I recently posted this on a number of Jewish genealogy Facebook sites and
it was suggested that I also post on Litvaksig:
If you are seeking to find long lost relatives and make new connections to
reveal family relationships, I can't emphasize enough how important
it is to take the long view and recognize that solving family mysteries
does not happen instantly. It's very important to leave messages in
family forums on ancestry websites and enter family names on family finder
sites. One may not get a reply, that week, that month or that year. However,
if the message is there, there is a good chance, that a reply will come
one day, and a memoir or a letter will appear that will answer a load of
Case in point: My maternal great-grandmother was Esther Wolf, who married
my great-grandfather Joseph Brody. The family came >from Lithuania, and
immigrated to Youngstown Ohio. My great-grandmother's brother, Louis Wolf
partnered with his first cousin, Gustave Efroymson to found a number of
department stores in Indianapolis, including Wassons. Esther and Louis's
parents were Velvile Rousuck and Chai Ephraimson >from Vilkaviskis.
Through research on Ancestry, I had discovered that the Wolf name was
originally Rauzuk and most of the family immigrated to Indianapolis,
where the name was changed.
In 2010, I responded to a message board on Ancestry for the Rosuck family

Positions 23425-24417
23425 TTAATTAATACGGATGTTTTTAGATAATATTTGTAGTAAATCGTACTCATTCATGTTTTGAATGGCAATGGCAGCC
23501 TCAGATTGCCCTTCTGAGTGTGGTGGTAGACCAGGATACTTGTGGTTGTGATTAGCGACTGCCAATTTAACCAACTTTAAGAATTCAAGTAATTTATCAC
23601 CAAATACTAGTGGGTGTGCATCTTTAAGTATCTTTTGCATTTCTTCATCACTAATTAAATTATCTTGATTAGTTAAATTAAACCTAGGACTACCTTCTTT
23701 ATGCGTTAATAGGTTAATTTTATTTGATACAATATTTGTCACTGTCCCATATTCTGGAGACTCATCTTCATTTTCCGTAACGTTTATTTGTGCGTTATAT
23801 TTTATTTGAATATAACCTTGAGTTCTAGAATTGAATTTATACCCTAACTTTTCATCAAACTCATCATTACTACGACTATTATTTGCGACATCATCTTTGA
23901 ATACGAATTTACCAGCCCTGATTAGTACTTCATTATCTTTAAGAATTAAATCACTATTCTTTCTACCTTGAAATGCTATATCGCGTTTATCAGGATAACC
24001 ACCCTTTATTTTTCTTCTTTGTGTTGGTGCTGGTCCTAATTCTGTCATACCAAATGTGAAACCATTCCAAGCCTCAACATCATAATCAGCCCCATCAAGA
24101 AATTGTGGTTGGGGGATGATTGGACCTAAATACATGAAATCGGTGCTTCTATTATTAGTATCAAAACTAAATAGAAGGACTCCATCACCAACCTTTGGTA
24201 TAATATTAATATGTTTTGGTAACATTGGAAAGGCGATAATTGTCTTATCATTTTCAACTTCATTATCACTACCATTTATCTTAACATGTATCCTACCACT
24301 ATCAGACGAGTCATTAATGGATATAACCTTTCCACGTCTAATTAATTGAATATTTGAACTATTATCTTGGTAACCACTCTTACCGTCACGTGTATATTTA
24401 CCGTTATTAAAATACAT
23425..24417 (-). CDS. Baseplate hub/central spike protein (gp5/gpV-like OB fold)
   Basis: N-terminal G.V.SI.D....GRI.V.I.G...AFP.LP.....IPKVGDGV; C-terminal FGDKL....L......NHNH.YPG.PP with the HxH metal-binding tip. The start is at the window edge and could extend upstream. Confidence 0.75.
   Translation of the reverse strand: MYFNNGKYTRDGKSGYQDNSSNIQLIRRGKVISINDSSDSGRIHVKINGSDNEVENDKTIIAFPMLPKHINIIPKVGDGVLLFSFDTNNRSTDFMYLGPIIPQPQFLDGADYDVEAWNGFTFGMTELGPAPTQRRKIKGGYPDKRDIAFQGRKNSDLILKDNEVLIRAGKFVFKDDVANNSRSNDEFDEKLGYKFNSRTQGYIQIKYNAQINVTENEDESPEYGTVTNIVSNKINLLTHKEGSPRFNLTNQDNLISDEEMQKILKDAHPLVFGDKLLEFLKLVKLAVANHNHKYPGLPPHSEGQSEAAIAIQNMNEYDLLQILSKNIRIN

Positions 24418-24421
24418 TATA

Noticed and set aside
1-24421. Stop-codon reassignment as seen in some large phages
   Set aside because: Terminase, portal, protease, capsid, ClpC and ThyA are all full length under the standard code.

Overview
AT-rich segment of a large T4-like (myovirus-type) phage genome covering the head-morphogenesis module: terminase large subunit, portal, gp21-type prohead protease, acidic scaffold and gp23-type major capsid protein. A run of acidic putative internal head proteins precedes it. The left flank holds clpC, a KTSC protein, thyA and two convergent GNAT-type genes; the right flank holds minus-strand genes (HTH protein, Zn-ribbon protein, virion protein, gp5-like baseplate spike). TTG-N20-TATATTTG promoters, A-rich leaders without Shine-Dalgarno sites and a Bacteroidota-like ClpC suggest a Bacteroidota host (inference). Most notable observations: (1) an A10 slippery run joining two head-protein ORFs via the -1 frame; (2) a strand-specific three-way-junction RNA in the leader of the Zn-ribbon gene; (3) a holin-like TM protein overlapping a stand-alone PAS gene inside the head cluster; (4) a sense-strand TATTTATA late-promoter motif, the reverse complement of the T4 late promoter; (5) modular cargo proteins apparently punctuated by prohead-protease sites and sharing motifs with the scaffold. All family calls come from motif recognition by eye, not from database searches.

that included posts that went back to 2001. A number of persons posted
messages about Rausuk/Rousuck family members coming >from Wilkowski
(now Vilkaviskis) and settling in Indianapolis. When I first posted,
I had discovered >from an old passport application that a Wolf cousin
had changed his name >from Rousuck to Wolf, when he immigrated >from
Vilkaviskis to Indianapolis, in the early 1900's and found reference
to the Rousuck name in other family documents. Additionally, a number
of Wolf/Rousuck and Efroymson nieces, nephews and cousins came to
Indianapolis to work for the family businesses, including my grandfather,
Ben Brodie. Since my great-great-grandfather was Velvile (Yiddish for
Wolf) Rousuck, I assume that the name change >from Rousuck to Wolf was a
patronymic reference to my great-great grandfather. I also believe that
it made the family name seem less Russian, because on census documents
family members began to say they were German.
Upon reading the messages on Ancestry, I discovered that there were also
many Rousucks who came to Indianapolis >from Vilkaviskis, who did not change
their name, or the name morphed to Rose or Rosen. I corresponded with about
half a dozen persons who shared similar stories. We were never able to find
an exact connection to my family, but we assumed that there must be a
relatioon. Additionally, I made a number of significant DNA connections with
persons who had Rauzuk/Rousuck ancestry >from the area, but we were never able
to confirm the exact connection to my family. However, through one person
who had posted on the Rousuck message board, Allison Vrolijk, we were able
to test her male Rosuck cousin and discovered he shared a Y DNA match with a
known Wolf cousin of mine, Jeffrey Wolf. They both shared the same J-M172
Fast forward to this past weekend: Last Saturday, I found a post >from Jane
Brown on the Rousuck Ancestry message board that said, I am a descendant,